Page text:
To date, almost 5 million Iraqis, formerly displaced by ISIS, have returned home. And while once many lived in communities that enjoyed relative safety, years of exposure to conflict and long-term displacement has resulted in new, frightening forms of violence. The biggest threat for many, is now inside the home.
Across Ninewa – an area in Iraq’s north that was hard hit by ISIS fighting, not only was infrastructure destroyed, but entire communities dislodged – including the governance and social structures that afforded people access to support services such as healthcare (both physical and mental), education, security and legal support. The humanitarian response, aimed at helping people to rebuild and return home, was slow but steady – with a majority of the displaced population having returned in the years following the end of the ISIS war. But then, at a critical moment of the recovery efforts, the country was enveloped by the pandemic – halting or slowing humanitarian efforts, and leaving people confined to their homes or at-risk of contracting the virus.
These factors gave rise to alarming levels of gender-based violence (GBV) and “honor”-killing across Iraq – including Ninewa, with almost 50% of women reporting having experienced intimate partner violence (the most common form of GBV) in 2021/22. In the same years, the Humanitarian Needs Overview (HNO) highlighted the increased reporting of GBV incidents, primarily domestic violence, but also including restrictions on freedom of movement, access to basic services, and other rights violations.
Service providers in Ninewa – both NGO and government – have struggled to meet the demand and needs of survivors and those at risk of continued violence. There is limited experience and expertise amongst first responders, and limited understanding of best-practice approaches to working with GBV survivors and those at risk, particularly to the rising cases of technology facilitated GBV (TFGBV) – such as doxxing, image-based abuse, and catfishing.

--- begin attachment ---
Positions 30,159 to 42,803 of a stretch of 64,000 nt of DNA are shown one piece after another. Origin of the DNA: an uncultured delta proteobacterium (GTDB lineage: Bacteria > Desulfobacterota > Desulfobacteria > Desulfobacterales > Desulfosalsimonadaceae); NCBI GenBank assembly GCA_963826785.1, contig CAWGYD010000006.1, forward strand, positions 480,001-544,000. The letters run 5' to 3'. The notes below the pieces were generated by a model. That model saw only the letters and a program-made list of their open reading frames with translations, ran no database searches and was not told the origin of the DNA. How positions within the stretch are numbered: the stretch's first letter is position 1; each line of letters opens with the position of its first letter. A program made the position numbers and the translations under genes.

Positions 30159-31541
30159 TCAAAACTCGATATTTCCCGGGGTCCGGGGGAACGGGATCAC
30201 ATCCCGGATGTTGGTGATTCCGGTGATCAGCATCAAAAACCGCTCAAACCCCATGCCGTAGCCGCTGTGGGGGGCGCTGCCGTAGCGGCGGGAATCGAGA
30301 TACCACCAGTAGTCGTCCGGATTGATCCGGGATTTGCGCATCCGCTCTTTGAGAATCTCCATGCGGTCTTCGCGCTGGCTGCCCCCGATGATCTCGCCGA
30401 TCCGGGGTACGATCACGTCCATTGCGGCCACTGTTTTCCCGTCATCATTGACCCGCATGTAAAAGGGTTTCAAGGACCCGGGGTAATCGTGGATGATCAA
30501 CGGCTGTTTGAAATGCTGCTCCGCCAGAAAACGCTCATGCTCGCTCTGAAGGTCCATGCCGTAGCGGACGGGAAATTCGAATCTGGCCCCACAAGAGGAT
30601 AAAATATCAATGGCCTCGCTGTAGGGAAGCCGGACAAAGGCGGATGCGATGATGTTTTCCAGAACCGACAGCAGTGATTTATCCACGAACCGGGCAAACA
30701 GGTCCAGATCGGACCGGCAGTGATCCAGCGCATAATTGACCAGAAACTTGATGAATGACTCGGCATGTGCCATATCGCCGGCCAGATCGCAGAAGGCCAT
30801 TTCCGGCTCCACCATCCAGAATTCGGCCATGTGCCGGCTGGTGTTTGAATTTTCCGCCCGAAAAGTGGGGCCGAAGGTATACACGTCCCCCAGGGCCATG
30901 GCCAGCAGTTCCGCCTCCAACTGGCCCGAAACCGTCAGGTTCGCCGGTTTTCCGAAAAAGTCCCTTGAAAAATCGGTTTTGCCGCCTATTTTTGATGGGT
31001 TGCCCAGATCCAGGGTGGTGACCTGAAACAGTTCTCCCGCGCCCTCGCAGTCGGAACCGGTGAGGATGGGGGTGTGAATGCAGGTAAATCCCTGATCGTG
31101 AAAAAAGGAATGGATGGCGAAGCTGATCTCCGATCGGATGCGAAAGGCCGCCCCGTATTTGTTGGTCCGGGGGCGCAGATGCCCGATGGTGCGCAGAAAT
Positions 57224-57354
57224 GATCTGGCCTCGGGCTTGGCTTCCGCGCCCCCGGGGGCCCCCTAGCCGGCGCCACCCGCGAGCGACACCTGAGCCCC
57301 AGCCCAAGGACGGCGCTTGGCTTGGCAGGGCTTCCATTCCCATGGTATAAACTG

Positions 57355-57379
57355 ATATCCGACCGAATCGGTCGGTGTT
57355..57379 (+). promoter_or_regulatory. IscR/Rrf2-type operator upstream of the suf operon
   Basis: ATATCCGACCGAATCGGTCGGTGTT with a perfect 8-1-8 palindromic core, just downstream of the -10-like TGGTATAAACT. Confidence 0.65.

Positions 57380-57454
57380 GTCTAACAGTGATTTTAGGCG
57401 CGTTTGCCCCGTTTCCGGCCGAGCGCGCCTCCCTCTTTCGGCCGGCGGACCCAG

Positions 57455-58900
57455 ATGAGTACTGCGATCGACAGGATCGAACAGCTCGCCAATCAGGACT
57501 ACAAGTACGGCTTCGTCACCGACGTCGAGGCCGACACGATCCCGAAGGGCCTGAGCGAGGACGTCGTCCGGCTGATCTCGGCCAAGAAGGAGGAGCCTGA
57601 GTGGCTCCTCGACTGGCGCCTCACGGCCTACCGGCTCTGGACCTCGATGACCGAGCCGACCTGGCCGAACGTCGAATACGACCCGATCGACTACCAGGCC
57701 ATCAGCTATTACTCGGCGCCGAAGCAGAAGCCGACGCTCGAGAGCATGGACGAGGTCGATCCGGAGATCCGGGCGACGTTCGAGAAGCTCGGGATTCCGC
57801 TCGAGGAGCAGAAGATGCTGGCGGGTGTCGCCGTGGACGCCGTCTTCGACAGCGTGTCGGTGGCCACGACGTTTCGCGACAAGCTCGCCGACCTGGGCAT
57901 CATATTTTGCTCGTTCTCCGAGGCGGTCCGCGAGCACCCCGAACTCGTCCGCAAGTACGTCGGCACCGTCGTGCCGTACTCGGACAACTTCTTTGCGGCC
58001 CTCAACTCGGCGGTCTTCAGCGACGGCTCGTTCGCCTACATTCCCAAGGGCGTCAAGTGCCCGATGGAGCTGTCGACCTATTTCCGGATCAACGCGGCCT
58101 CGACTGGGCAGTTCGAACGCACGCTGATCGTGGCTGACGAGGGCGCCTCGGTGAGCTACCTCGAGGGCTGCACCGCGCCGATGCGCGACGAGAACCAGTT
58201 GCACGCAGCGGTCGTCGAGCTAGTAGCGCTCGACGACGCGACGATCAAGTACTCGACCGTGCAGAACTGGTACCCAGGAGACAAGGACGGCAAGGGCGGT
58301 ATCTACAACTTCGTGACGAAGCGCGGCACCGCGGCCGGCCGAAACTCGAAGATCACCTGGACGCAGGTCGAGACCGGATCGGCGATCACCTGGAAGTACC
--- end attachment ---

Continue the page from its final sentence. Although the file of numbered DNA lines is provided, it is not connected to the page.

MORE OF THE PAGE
In order to improve the well-being of the most vulnerable returnees and to reduce their reliance on negative coping mechanisms – such as the perpetuation of cycles of violence in the home – protection services, such as case management, community-based mental health and psychosocial support (MHPSS), mental health, and legal services are urgently needed to address the complex interconnected needs.
That’s why, in 2022, SEED Foundation, with support from the US State Department Bureau of Population, Refugees, and Migration (PRM), embarked on a new training initiative, targeting national staff from a range of national NGOs that work in the areas of most need.
This month, 30 representatives from NGOs working across Ninewa – including Sinjar, Mosul, Samarra and Ba’ashiqa – will graduate from SEED’s Protection and GBV Training Program, while a further 20 will continue their training with graduation set for the end of summer. These individuals represent 29 NGOs working in the humanitarian sector in areas with the highest response gap for returnees.
The program, which includes three weeks of classroom instruction delivered over 4-5 months – in a sequence of one instruction week followed by 3-4 weeks of on-the-job coaching – aims to provide them with the foundational skills to deliver high-quality survivor-centered services.
Violence in the home not only has a devastating impact on women and children, but on broader society. Around the world, there is a proven link between women being physically or sexually abused in the home and the level of conflict and war in her country. The data shows that when domestic violence is high – a society tolerates and permits men to abuse their wives, and this behavior is normalized – the country is exponentially more likely to use violence to solve all forms of conflict and much more likely to go to war.